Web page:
Rumex acetosella | Sheep’s Sorrel | Blood Spill


Scientific Name: Rumex acetosella
Common Name(s): Sheep’s Sorrel, Red Sorrel, Sour Weed, Field Sorrel, Common Sorrel, Garden Sorrel, Meadow Sorrel, Red Top Sorrel, Sourgrass
Nickname: Blood Spill
Introduced: L48
Group: Dicot
Family: Polygonaceae
Duration: Perennial
Growth Habitat: Forb/herb
Known Human Hazards: See Miscellaneous
Poisonous Look-Alikes: See Miscellaneous


IDENTIFYING CHARACTERISTICS:  weedy / arrowhead-shaped leaves with bottom lobes pointing to the side (not down); they develop in basal rosette / red-tinged flowering stems / acidic lemon-like flavor. TIME OF YEAR: blooms May to September. ENVIRONMENT: fields / grasslands / fields / meadows / woodlands / waste ground / roadsides / railroads / generally found in open, unshaded areas on disturbed areas, such as abandoned mining sites / lower terraces and gravel / old pastures / sandy areas / can tolerate a dry conditions / favors moist soil, so it thrives in floodplains and near marshes. METHOD OF PREPARATION: leaves raw or cooked; as thickeners in soups etc; great stuffing for fish; boil to make a lemonade-like drink / root cooked / seed raw or cooked.


FORM: weedy / up to 2 feet tall / slender stems grow out of a rosette of arrowhead-shaped leaves. FLOWERS: develops at top of the occasional stem / tiny / in clusters / yellowish-green (male) or reddish (female) on separate plants. SEPALS: 6 / initially green, but become red or reddish brown while flowers are in bloom / about the same length as the fruit, but they do not fully enclosed it. PETALS: none. LEAVES: green / have stem / hairless / distinctive arrowhead-shape due to 2 lobes at the base of the leaves / 1 to 4 inches long (including leaf stem, which is about as long as leaf blade) / 0.4 to 0.8 inch wide / smooth around edges (toothless) / most form a basal rosette (about 4 to 6 inches across); some form on the occasional flowering stem and alternate along that stem, flowering stem leaves are usually lance-shaped or linear in outline (not usually arrowhead-shaped), greatly reduced in size and without distinctive leaf stems (attached directly to the stem) / have a thin, reddish, dry and membranous sheath (ocrea) surrounding the stem where it meets the leaf. ROOT: taproot and rhizomes / slender / almost fibrous / up to 5 feet deep. STYLE: divided into long narrow lobes and has a frilly appearance. STEMS: occasional occur / erect / slender / red-tinted / deeply ridged / 4 to 24 inches tall / branched at top. FRUIT: achene / shiny / golden brown / 3-angled / 1.5 mm long / enclosed by cuplike sepals but not fully enclosed by them. SIZE: 4 to 24 inches tall.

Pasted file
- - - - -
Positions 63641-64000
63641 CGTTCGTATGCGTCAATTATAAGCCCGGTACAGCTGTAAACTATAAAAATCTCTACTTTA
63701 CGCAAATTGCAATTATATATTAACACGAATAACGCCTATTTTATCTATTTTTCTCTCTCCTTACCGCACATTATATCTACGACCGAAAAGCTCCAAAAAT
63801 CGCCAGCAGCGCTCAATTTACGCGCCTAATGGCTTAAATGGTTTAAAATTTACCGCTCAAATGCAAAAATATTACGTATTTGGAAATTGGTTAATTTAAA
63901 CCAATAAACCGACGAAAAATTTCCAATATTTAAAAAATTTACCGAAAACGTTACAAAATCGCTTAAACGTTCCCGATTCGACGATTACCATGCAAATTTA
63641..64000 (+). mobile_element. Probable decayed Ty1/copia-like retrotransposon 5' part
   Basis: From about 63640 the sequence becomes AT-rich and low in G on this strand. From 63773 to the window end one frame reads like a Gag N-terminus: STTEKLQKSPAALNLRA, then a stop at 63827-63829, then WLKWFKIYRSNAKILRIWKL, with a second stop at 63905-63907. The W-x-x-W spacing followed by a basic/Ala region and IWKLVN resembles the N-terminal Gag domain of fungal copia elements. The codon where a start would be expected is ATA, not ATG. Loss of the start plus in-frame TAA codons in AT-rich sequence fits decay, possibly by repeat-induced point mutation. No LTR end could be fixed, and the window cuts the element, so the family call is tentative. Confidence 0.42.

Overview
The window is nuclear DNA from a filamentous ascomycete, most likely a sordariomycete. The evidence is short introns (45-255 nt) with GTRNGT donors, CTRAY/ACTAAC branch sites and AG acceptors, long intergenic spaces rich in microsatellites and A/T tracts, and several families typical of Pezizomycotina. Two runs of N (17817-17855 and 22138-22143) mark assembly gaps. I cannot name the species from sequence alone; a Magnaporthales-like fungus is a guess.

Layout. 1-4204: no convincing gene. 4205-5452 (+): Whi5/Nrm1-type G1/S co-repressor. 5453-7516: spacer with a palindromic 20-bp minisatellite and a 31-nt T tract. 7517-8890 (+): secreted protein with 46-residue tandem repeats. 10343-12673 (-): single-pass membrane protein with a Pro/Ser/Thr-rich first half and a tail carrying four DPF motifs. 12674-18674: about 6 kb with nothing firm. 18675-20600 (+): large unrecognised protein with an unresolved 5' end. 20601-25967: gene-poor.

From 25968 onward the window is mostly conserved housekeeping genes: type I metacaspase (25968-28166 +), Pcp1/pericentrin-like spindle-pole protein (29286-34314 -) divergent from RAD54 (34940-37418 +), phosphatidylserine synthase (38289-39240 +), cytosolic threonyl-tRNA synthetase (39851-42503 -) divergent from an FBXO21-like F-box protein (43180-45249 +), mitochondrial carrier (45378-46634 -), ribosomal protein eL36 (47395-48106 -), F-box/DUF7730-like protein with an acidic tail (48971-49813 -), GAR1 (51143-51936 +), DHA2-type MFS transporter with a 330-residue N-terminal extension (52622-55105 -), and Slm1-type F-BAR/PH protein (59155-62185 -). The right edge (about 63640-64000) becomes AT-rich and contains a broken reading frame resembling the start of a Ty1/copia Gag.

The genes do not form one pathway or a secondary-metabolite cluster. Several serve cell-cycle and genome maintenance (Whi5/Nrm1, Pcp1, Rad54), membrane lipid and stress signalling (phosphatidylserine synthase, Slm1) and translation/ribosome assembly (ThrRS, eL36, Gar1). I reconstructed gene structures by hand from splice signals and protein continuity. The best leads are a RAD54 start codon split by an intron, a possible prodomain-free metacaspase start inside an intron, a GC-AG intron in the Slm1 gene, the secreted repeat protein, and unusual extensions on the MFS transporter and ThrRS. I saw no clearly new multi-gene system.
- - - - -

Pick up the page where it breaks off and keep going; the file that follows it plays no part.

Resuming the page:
• None


• Rumex comes from rumo, which is Dead Latin to suck, referring to the practice among Romans of sucking on the leaves to ease thirst.

• The juice of sorrel leaves was used as a stain remover on linen cloth. An ancient Chinese belief was that sorrel juice could remove freckles.


• Poisonous Look-Alikes: The leaves of this plant can be distinguished from other arrowhead-shaped leaves (edible and non-edible) by it’s reddish stems and/or 2 bottom leaf lobes that point to the side (not down). It also, like all edible Sorrels, has an acidic taste like lemon or vinegar and has no white pattern on leaf blade.

• Similar Species: This Sorrel plant can be distinguished from other edible Sorrels by it’s reddish stems and/or 2 bottom leaf lobes that point to the side; giving it the arrowhead look. Other Sorrels have very wavy/curly leaves and leaf edges (Curly Dock [Rumex crispus]),  their inner sepals become winged and heart-shaped with maturity (Rumex hastulatus [Wild Sorrel]), the bottom lobes (2) of each leaf will point down (Rumex acetosa [Garden Sorrel]) rather than to the side or their leaves will be more broad, plus the bottom lobes (2) of each leaf will be more shallow/shorter and rounded (Bitter Dock [Rumex obtusifolius]).